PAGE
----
A group of ragged children ran between the houses, fighting over scraps of bread. Deformed beggars crouched next to the entrance gates, pleading for money. Their cries for help were like a chorus of the damned. We don’t even treat animals like this, thought Eragon, eyes wide with anger. “I won’t stay here,” he said, rebelling against the sight.

Has this kid never heard of poverty? Has he never gone through a tough winter where they didn’t have enough food? Did he only stay in the rich areas of Tierm? Does Carvahall have an extensive social services network that ensures every child is fed, every beggar provided for? Is Eragon really so sheltered that the sight of children fighting over scraps incenses him more than the religion that drinks human blood?

This is like that stupid scene with the slaughtered villagers back in Chapter 18, meant to show Eragon realizing that the world is cruel and unjust. It’s not quite as bad (nothing can top that baby stuck on a pike), but it’s just as schlock-y and forced. I almost want to say that Paolini was going for an allusion to Siddhartha leaving his palace and encountering a poor man, a sick man, and a dead man, but I can’t give him nearly that much credit.

Brom convinces Eragon that “it gets better farther in” (where they can ignore the poor people, I guess?) and they find an inn for the night, then proceed to get drunk.

The inn’s food was barely adequate, but its beer was excellent. By the time they stumbled back to the room, Eragon’s head was buzzing pleasantly. He unrolled his blankets on the floor and slid under them as Brom tumbled onto the bed.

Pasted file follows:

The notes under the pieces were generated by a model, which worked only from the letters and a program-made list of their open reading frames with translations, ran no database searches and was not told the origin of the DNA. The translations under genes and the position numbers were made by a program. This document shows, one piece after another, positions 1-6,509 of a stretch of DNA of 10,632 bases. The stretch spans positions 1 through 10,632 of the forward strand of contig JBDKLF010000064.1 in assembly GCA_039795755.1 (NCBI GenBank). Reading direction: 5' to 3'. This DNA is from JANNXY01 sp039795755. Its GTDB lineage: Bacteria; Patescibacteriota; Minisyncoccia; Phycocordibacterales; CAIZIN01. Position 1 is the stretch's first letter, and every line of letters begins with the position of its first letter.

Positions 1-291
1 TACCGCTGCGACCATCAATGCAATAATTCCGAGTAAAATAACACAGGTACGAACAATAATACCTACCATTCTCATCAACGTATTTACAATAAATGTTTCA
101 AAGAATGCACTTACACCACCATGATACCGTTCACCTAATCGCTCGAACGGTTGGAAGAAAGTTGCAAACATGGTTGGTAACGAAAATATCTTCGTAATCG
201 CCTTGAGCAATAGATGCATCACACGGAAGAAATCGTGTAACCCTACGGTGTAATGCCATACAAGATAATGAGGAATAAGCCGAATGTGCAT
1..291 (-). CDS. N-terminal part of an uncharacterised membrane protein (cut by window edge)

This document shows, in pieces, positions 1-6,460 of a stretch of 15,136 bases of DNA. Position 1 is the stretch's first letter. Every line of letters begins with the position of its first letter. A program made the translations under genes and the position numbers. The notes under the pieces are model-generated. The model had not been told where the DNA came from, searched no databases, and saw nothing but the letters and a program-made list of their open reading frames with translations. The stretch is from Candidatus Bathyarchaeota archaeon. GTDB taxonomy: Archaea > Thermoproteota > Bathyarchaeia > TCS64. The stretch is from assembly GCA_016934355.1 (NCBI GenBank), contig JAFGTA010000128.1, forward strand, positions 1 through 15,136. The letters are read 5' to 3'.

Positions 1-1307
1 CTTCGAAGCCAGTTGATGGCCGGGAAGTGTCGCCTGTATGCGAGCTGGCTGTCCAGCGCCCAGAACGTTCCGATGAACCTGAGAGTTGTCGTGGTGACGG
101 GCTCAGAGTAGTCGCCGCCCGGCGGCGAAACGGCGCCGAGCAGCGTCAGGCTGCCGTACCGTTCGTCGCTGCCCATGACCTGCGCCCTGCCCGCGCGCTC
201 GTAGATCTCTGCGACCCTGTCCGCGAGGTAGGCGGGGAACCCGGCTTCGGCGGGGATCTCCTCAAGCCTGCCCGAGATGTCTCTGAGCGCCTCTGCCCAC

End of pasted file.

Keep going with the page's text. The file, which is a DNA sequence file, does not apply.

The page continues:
[…]

You’ve been drinking, came the accusing thought. […] Her disapproval was clear, but all she said was, I won’t envy you in the morning.

Hey, we haven’t had Saphira play out a stereotype in a few pages! Let’s end the chapter with her scolding Eragon for drinking. Women nagging men for drinking is comedy gold, right guys?

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3 comments on “Eragon: Chapter 32

  1. Ah. I think that Carvahall was sufficiently rural that any poverty-stricken children were busy working a 12-hour day for bed and food to be running around. Work is one thing a rural community is never short of, whereas cities tend to have excess of people in relation to available jobs…
    Of course the actual logistics of how a rural village has a butcher’s shop never come around. Boo.

    • Dirt poor in a house where everyone has there own room. Back in the day they would have been considered practically royalty, then again everyone in that stupid village seems to have extra guest bedrooms.